God’s Not Dead portrays three or four primary atheist characters: The pompous bombastic university professor (surrounded by a supportive gang of snickering atheist colleagues), a self-absorbed businessman, his snarky, condescending journalist girlfriend, and a stern Chinese father of an exchange student. Observing their behavior, I learn the following:

1. Atheist professors are predatory, and they are out to convert everyone into ideological clones of themselves. 

Clearly the concept of people committed to “freethought” and “liberal arts” is utterly foreign to the writers of this flick. Ironically, while no secular university I’ve ever heard of would hesitate to fire a professor who demands a signed renunciation of religion from his students, I have heard of Christian schools which demand written statements of belief from both their students and faculty.  In real life only one of these two cultures threatens people with everlasting torment for not believing the right things, and it’s not the group being caricatured in the movie.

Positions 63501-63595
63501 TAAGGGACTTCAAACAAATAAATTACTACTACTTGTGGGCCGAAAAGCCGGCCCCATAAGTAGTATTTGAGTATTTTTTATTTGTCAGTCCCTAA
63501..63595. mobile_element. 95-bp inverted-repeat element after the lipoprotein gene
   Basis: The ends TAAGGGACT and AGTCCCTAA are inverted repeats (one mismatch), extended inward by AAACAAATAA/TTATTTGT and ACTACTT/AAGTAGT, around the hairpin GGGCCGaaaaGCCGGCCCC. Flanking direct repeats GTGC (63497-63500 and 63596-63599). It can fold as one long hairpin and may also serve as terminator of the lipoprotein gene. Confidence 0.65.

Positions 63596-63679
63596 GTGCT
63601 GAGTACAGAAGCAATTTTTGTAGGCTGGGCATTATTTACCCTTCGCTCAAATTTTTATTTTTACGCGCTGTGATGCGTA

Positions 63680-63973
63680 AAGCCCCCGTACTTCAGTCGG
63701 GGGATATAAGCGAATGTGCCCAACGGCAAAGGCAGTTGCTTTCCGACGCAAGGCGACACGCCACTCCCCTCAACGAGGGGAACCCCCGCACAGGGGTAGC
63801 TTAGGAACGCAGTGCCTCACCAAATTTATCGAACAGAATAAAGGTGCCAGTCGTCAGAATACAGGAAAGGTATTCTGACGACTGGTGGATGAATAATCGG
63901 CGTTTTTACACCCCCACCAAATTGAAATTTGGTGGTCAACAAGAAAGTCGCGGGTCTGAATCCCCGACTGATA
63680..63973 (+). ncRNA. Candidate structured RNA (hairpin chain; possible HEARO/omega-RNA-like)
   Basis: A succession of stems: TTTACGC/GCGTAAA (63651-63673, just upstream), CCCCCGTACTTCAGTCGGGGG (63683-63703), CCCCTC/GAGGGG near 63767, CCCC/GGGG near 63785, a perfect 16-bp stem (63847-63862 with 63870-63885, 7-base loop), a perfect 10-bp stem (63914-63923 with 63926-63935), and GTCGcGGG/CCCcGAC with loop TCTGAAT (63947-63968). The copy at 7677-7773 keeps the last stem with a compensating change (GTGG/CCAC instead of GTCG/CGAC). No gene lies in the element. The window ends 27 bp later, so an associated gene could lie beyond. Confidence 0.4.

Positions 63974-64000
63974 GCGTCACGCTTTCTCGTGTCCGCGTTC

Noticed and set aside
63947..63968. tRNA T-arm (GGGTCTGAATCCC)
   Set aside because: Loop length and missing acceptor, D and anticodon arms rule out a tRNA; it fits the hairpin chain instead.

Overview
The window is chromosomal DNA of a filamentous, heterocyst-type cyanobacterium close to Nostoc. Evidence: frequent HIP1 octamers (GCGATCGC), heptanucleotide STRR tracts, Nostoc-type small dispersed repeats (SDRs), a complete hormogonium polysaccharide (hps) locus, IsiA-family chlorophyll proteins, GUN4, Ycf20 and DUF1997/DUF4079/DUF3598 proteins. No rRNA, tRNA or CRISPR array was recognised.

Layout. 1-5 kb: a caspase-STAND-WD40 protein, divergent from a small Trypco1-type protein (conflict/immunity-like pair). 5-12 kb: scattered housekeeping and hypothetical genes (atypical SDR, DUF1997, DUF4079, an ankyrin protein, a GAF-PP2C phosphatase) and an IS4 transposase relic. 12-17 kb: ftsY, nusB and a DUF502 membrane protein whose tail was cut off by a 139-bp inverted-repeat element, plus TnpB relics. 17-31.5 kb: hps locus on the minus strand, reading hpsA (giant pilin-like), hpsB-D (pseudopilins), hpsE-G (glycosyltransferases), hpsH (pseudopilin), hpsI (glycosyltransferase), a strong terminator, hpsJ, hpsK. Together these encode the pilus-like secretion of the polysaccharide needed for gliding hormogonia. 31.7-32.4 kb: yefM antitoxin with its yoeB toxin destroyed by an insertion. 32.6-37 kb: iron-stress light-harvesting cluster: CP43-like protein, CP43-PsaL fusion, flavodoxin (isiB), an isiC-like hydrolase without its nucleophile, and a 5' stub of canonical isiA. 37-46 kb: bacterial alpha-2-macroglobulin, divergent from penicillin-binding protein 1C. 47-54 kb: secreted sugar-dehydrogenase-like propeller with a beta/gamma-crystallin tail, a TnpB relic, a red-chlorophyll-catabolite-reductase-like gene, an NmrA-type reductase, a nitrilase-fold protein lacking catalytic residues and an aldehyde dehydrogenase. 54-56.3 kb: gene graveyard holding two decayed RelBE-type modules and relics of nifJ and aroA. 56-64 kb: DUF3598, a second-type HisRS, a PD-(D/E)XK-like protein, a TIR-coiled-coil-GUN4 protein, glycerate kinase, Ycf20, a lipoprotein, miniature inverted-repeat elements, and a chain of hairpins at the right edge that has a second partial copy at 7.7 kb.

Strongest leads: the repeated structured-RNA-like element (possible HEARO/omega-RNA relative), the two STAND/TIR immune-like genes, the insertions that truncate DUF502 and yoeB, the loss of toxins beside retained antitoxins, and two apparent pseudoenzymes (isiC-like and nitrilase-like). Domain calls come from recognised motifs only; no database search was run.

2. Atheists are selfish, self-absorbed, greedy jerks

Dean Cain’s ambitious acquisitions shark is cold-hearted and callous to everyone he knows including his girlfriend, his sister, and even his own aging mother. He won’t lift a finger for anyone who won’t first offer him something in return, and when his girlfriend discloses that she is dying of cancer, he brushes her off as an inconvenience. His behavior is as despicable as the professor’s and clearly he has no heart at all.

3. Atheists are cocky, self-sure, and totally enamored with their own superiority. 

Professor Radisson openly mocks the brave young Christian hero to his face in front of the class and in front of his colleagues. But he doesn’t just do it to the poor freshman kid; he also mocks his own girlfriend (Do atheists marry at all in this alternate reality?) to her face at a dinner party while his atheist cohorts sip merlot and laugh condescendingly at her. Truly cringeworthy.

4. Atheists will openly threaten you, bow up, get in your face, stare you down, and even chase you down a hallway and grab you to force you to listen to their angry diatribes because your faith makes them so angry!

5. Atheists are clearly incapable of love.